Interview With The Director And CEO: BreitBurn Energy Partners L.P. - Halbert S. Washburn
April 2, 2012 - The Wall Street Transcript has just published Oil & Gas: Master Limited Partnerships Report offering a timely review of the sector. This Special Report contains expert industry commentary through in-depth interviews with public company CEOs, Equity Analysts and Money Managers. Please find an excerpt below.
Halbert S. Washburn is Director and Chief Executive Officer at BreitBurn Energy Partners L.P. He was appointed a Member of the board of directors of BreitBurn Energy Partners in December 2011. He has been the CEO of the general partner since April 2010, previously served as Co-CEO and a Director of the general partner from March 2006 to April 2010, and was the Chairman of the board from July 2008 to April 2010. Mr. Washburn is also the Co-Founder and has been the Co-CEO of BreitBurn Energy and its predecessors since 1988. Since December 2005, Mr. Washburn has served as a Member of the board of directors and the audit and compensation committees of Rentech, Inc., a publicly traded alternative fuels company. He has been a Member of the California Independent Petroleum Association since 1995, and served as the Chairman of the executive committee of the board of directors from 2008 to 2010. Mr. Washburn obtained a B.S. in petroleum engineering from Stanford University.
TWST: Would you introduce our readers to BreitBurn with a brief company history?
Mr. Washburn: BreitBurn Energy (BBEP) is an upstream master limited partnership. The predecessor company was founded in 1988, and we've been in the same business, which is acquisition and exploitation of oil and gas fields, since. We acquire fields and then we seek to increase reserves production, cash flow, and value through better operations and better engineering and geoscience. We seek to add reserves by really understanding reservoirs better and using new technologies to get more oil and gas out of the ground. We started the business focused on large California oil fields, and we've since grown to include properties in Michigan, Wyoming, Indiana, Kentucky and Florida.
We have large businesses in many of those states. We're the largest or second-largest gas producer in Michigan; we're a top 10 oil and gas producer in Wyoming; a top seven or eight producer in California; and one of the larger two producers in Florida. We're focused on long-lived oil and gas fields, large accumulations of oil and gas, and look for large fields that have very low decline, very stable production, and we look to add cash flow and production cash flow from those fields. We currently have about 150 billion barrels equivalent of proved reserves; about 65% of that is natural gas and 35% oil. A very high percentage of our reserves are proved developed, in fact, almost 90% of our reserves are proved developed. We currently produce 43% oil, and the remainder natural gas. The company has an enterprise value of right at $2 billion, with an equity market capital about $1.3 billion.
TWST: I was going to ask about BreitBurn's most productive and profitable properties. Is there anything you'd add in terms of the locations you mentioned?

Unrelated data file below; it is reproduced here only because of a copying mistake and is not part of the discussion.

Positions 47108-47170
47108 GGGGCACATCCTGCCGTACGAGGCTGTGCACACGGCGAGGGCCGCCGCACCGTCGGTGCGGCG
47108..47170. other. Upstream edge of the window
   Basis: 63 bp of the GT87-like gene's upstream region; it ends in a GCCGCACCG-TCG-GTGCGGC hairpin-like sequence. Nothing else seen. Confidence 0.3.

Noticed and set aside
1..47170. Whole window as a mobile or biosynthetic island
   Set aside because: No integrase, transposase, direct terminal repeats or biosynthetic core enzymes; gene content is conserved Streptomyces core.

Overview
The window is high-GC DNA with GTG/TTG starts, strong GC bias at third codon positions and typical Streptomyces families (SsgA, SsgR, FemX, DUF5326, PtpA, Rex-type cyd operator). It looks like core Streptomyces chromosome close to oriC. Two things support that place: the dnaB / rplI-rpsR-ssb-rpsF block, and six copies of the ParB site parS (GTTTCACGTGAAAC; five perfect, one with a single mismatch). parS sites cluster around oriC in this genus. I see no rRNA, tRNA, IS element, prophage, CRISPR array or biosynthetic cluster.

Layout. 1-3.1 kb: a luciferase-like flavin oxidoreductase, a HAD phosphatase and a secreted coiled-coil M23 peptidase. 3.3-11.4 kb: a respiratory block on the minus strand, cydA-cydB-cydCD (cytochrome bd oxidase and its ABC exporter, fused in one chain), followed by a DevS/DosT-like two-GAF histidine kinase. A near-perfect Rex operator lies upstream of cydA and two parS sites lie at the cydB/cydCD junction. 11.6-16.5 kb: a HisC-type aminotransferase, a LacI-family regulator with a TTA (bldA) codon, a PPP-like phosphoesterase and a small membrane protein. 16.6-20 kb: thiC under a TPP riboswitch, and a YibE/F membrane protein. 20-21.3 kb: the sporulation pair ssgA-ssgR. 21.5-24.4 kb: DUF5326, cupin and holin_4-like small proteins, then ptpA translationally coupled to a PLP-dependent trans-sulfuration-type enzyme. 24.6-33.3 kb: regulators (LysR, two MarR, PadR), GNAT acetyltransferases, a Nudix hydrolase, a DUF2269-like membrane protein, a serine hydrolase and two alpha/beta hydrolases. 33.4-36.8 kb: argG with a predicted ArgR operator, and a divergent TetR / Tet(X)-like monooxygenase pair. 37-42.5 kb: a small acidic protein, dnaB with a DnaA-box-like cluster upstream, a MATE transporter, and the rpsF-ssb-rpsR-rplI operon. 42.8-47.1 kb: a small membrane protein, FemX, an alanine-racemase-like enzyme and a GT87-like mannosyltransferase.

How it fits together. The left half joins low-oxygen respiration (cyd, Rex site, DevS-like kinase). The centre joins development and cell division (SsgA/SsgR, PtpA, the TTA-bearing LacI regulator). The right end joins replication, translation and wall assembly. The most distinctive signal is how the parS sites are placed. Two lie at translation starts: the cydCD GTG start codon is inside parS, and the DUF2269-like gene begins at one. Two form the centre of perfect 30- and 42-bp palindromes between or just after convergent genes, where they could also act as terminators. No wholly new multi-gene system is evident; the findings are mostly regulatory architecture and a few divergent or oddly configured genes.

Mr. Washburn: Today, given the relative valuation difference between oil and gas, our most profitable properties are probably in California. Our California properties are priced against Brent, so we are currently receiving north of $120 per barrel in the field for oil we sell in California. However, we do have a very strong hedge book - that's a critical part of our business strategy, a very important part of our business strategy - so all of our fields are very profitable today, and we have very strong price support on both natural gas and crude oil. But as far as just gross operating margins in the field, the most profitable fields today would be in California, followed pretty closely by Florida, which is priced against WTI.
TWST: To what extent is the company growing today? Does BBEP continue to do so by acquisition?
Mr. Washburn: Yes, we're an acquisition and exploitation company. We have been for 24 years. We don't explore, so our growth is through acquisitions. We've been active in acquisitions for the last two decades. In 2011, we completed about $340 million worth of acquisitions of oil and gas properties in two acquisitions in Wyoming. So we are growing. We've said publicly that we think a good goal for the company this year should be a minimum of $300 million worth of acquisitions, if possible as much $500 million worth of acquisitions. We believe we have the balance sheet, the operating teams and the capacity to do that level of acquisition activity successfully.
TWST: Is BreitBurn targeting any particular areas for that growth?
Mr. Washburn: We really target certain types of properties. As I mentioned earlier, we are looking for properties with relatively low decline, a lot of oil and gas in place where we can add to reserves of production by better operations and engineering. Of course, we are always looking at areas that are strong for us. We really like the Rocky Mountains. We really like Wyoming, California, areas in Michigan, Florida, any areas where we currently have large operations would be areas we will be targeting. But we're not geographically constrained. We have a large enough operating and technical team in place today that there are very few basins where we don't have some in-house expertise.
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